Richard van den Berg <[EMAIL PROTECTED]> writes:
> This is with the default cpu_tuple_cost = 0.01:

>  Nested Loop  (cost=252.80..233010147.16 rows=1035480320 width=98)
> (actual time=0.369..12672213.137 rows=6171334 loops=1)
>    Join Filter: (("outer".starttimetrunc <= "inner".ts) AND
> ("outer".finishtimetrunc >= "inner".ts))
>    ->  Seq Scan on sessions us  (cost=0.00..26822.36 rows=924536
> width=106) (actual time=0.039..5447.349 rows=924536 loops=1)
>    ->  Materialize  (cost=252.80..353.60 rows=10080 width=8) (actual
> time=0.000..2.770 rows=10080 loops=924536)
>          ->  Seq Scan on duration du  (cost=0.00..252.80 rows=10080
> width=8) (actual time=0.019..13.397 rows=10080 loops=1)
>  Total runtime: 12674486.670 ms

Hmm, that *is* showing rather a spectacularly large amount of time in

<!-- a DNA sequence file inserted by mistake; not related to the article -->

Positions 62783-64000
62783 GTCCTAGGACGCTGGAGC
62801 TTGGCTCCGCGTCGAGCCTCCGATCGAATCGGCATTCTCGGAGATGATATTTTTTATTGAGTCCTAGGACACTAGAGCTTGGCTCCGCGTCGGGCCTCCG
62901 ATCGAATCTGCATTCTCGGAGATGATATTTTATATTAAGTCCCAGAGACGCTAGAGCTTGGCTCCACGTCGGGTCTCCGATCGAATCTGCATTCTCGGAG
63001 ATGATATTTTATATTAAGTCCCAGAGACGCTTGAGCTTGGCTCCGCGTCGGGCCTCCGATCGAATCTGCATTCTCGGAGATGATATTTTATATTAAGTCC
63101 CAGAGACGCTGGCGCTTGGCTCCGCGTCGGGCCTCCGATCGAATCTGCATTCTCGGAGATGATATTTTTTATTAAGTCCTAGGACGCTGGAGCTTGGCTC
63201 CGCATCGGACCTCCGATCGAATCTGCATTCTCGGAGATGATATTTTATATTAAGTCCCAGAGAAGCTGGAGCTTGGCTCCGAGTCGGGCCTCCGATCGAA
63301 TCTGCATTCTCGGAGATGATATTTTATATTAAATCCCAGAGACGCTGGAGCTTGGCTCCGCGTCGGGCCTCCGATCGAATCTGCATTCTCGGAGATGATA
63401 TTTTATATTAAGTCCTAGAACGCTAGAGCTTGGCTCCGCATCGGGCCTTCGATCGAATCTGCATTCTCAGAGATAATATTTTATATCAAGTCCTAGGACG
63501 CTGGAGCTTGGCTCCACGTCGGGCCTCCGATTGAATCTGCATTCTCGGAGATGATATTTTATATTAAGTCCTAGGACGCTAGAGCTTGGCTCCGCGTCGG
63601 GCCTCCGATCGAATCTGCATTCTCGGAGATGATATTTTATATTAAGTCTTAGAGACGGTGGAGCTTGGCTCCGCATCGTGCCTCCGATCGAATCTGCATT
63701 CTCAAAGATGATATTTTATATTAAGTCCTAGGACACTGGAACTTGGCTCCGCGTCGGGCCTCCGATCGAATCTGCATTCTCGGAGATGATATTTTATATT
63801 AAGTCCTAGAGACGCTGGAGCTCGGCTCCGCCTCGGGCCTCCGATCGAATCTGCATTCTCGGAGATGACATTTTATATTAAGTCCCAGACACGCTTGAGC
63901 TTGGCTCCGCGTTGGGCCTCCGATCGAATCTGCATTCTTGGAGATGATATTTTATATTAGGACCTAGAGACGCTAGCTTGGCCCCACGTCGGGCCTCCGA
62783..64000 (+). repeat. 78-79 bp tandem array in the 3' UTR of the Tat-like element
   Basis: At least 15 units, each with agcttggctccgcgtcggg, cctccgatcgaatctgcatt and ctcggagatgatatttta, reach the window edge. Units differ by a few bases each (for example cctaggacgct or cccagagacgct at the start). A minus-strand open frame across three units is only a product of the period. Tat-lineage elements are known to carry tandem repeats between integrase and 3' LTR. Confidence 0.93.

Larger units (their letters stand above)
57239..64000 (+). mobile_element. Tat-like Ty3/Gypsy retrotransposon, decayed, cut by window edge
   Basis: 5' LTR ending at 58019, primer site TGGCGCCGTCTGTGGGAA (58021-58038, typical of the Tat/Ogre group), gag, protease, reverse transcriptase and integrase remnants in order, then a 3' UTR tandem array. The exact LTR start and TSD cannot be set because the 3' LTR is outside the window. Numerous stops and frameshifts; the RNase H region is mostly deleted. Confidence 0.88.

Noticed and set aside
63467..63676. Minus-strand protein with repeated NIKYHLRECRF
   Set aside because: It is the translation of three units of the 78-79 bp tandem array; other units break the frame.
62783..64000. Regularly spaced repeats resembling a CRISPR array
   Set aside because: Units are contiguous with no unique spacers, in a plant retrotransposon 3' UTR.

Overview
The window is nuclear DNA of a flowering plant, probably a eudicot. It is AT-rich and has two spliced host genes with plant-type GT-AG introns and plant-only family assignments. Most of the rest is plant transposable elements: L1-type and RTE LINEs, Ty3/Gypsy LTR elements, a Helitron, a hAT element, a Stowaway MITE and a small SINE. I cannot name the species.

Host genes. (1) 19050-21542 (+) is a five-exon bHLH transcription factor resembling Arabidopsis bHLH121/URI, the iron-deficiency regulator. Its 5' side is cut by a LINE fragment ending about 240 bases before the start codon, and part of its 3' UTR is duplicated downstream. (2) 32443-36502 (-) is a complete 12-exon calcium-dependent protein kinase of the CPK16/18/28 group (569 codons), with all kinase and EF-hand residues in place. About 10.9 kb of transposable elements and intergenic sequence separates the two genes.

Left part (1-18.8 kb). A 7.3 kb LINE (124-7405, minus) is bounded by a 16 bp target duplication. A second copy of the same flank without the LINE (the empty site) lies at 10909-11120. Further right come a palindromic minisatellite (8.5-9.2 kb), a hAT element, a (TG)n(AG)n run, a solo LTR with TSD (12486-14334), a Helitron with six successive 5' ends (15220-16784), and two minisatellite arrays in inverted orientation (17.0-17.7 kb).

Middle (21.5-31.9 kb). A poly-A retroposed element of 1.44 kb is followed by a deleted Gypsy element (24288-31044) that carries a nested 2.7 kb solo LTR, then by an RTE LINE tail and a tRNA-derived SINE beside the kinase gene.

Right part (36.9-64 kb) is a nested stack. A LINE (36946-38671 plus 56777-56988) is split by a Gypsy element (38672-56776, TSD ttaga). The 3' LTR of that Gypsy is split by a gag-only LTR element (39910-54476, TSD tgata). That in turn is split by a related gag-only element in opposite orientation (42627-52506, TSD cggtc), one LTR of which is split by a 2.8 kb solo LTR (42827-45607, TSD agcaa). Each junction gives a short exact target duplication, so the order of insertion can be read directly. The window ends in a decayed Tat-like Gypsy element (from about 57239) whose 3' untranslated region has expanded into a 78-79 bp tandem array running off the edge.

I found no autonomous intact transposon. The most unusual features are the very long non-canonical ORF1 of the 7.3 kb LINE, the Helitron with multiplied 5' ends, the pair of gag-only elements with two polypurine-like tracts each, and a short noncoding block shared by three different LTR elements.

the join itself: if I did the arithmetic right,

regression=# select 12672213.137 - (5447.349 + 2.770*924536 + 13.397);
(1 row)

which is almost 80% of the entire runtime.  Which is enormous.
What are those column datatypes exactly?  Perhaps you are incurring a
datatype conversion cost?  Straight timestamp-vs-timestamp comparison
is fairly cheap, but any sort of conversion will cost dearly.

The planner's model for the time spent in the join itself is
        (cpu_tuple_cost + 2 * cpu_operator_cost) * n_tuples
(the 2 because you have 2 operators in the join condition)
so you'd have to raise one or the other of these parameters
to model this situation accurately.  But I have a hard time
believing that cpu_tuple_cost is really as high as 0.1.
It seems more likely that the cpu_operator_cost is underestimated,
which leads me to question what exactly is happening in those

                        regards, tom lane

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